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New Digital Space to Celebrate and Catalyze Indigenous-led Conservation in Canada
[June 20, 2022]

New Digital Space to Celebrate and Catalyze Indigenous-led Conservation in Canada

Interactive website fills information gaps and elevates Indigenous knowledges

GUELPH, ON, June 20, 2022 /CNW/ - The Conservation through Reconciliation Partnership (CRP) today announced the launch of a new online platform, created to inform and inspire Indigenous-led conservation initiatives in Canada. The IPCA Knowledge Basket holds and shares vital resources to support Indigenous leadership in their nature conservation efforts, including the creation of Indigenous Protected and Conserved Areas (IPCAs). The announcement fell on the eve of National Indigenous People's Day during an event to celebrate and honour a national movement of Indigenous leadership in conservation.

"Indigenous governments are at the forefront of protecting the largest, healthiest, and most biodiverse areas across Canada," said Steven Nitah, Managing Director of Indigenous Relations at Nature4Justice. "The IPCA Knowledge Basket will help to strengthen their capacity to realize their visions and aspirations for the lands and waters they have been stewarding for millennia."

Indigenous Protected and Conserved Areas (IPCAs) are lands and waters protected and conserved by Indigenous governments through Indigenous laws, governance, and knowledge systems. They represent pathways to Indigenous self-determination, nationhood, and cultural revitalization. Indigenous approaches to nature conservation are increasingly proving to be as or more effective in preserving biodiversity compared to state-led conservation. In fact, Canada's goal to conserve and protect 30 percent of lands and oceans by 2030 will unlikely be met without the support and leadership of Indigenous Peoples.

The IPCA Knowledge Basket acts on recommendations set out by the Indigenous Circle of Experts, and addresses the need for a central, accessible, and interactive space for gathering and sharing resources for Indigenous-led conservation. Inspired by the practice of basket weaving, it was designed to bring together the best of Indigenous and western science, innovation, and knowledge.

"The IPCA Knowledge Basket offers a dynamic space for Indigenous leadership to share, learn, and collaborate across what is currently a fragmented and relatively new landscape of information and resources to support the creation of IPCAs," said Lisa Young, Director of the Unama'ki Institute of Natural Resources. "This is a big, exciting step for the future of conservation in Canada and beyond."

The IPCA Knowledge Basket offers a searchable database of original content, including a growing collection of stories from Indigenous-led conservation initiatives, an illustrated guide for creating IPCAs, audio-visual storytelling resources, and links to more than 1,000 publicly available academic and non-academic resources. Visitors can also appreciate the diversity and richness of Indigenous knowledges through spoken languages, artwork, songs, and stories.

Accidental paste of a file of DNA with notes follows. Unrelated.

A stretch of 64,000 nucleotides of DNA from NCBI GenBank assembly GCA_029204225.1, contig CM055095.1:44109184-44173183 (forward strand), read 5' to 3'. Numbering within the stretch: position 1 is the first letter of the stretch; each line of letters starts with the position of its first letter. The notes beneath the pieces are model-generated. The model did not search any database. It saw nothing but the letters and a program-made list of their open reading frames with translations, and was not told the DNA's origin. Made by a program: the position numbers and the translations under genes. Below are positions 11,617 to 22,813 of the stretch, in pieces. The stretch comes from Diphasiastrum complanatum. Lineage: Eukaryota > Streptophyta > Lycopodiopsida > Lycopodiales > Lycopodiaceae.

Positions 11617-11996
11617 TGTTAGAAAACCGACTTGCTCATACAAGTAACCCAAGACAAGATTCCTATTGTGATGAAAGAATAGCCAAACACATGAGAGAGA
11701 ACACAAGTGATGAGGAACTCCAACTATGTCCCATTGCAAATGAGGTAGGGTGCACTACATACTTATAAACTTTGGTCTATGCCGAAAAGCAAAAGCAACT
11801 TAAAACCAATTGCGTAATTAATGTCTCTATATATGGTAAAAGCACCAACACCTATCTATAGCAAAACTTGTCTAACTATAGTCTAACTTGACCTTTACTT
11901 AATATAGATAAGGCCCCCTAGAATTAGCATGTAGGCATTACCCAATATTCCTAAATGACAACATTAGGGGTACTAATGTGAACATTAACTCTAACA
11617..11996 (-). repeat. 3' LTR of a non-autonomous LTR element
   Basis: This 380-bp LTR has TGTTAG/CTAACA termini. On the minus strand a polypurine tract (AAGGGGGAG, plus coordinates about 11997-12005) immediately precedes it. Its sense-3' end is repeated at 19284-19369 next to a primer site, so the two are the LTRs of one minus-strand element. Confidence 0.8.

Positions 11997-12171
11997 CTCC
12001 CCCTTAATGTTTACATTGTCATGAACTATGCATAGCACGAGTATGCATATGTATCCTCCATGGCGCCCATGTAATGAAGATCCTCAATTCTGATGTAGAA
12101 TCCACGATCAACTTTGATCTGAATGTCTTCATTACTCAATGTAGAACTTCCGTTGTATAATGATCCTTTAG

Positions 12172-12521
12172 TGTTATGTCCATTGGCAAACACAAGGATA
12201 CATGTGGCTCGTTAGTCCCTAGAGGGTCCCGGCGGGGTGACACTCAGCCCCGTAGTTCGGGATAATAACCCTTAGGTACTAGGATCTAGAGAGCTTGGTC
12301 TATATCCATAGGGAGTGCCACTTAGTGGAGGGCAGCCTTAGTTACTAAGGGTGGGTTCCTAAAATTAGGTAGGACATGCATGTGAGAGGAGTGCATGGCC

"This digital space is a much-needed and valuable resource that can support Indigenous communities as they work to reconcile with their hearts and feel their cultures, languages, practices, knowledges and ecosystems, while also upholding their rights and responsibilities," said Marilyn Baptiste, former Chief of the Xeni Gwet'in First Nation and 2015 Goldman Environmental Prize winner. "This ultimately reflects true reconciliation."

Moving away from transactional ways of information sharing, the website encourages respect, responsibility, and reciprocity. By agreeing to these principles and creating an account, visitors can gather their own 'basket' of resources based on their interests and needs. Along with this commitment comes the opportunity to enhance the platform by contributing resources of their own. 

"The IPCA Knowledge Basket is a demonstration of what can be accomplished when we work together and rise together," said Eli Enns, Co-founder & President of the IISAAK OLAM Foundation. "As a living resource, it represents the strength and abundance we can create from the wisdom of our ancestors, and the knowledge we're currently gathering in the interest of generations to come." 

The IPCA Knowledge Basket was created through the collective vision and efforts of many, including the IISAAK OLAM Foundation, the Indigenous Leadership Initiative, and members of the Conservation through Reconciliation Partnership. Financial contributors include, the IISAAK OLAM Foundation, The University of Guelph, the Social Sciences and Humanities Research Council, the David Suzuki Foundation, Ducks Unlimited Canada, the World Wildlife Fund Canada.

The website was designed in collaboration with Design de Plume, a women-led and Indigenous-owned web design firm based in Sudbury, Ontario.

To learn more about the IPCA Knowledge Basket and embark on your own learning journey, visit:

About the Conservation through Reconciliation Partnership:

The Conservation through Reconciliation Partnership is an Indigenous-led network that brings together a diverse range of partners to advance Indigenous-led conservation and Indigenous Protected and Conserved Areas (IPCAs) across Canada. It aims to investigate, inform, and transform conservation strategy and practice by centring Indigenous leadership, rights, responsibilities, and knowledge. The CRP is a collective of Indigenous leadership, conservation agencies and organizations, academia, civil society and communities acting on and building from the recommendations set out by the Indigenous Circle of Expert's report We Rise Together.

For more information about the Conservation through Reconciliation Partnership, please visit:

SOURCE Conservation through Reconciliation Partnership

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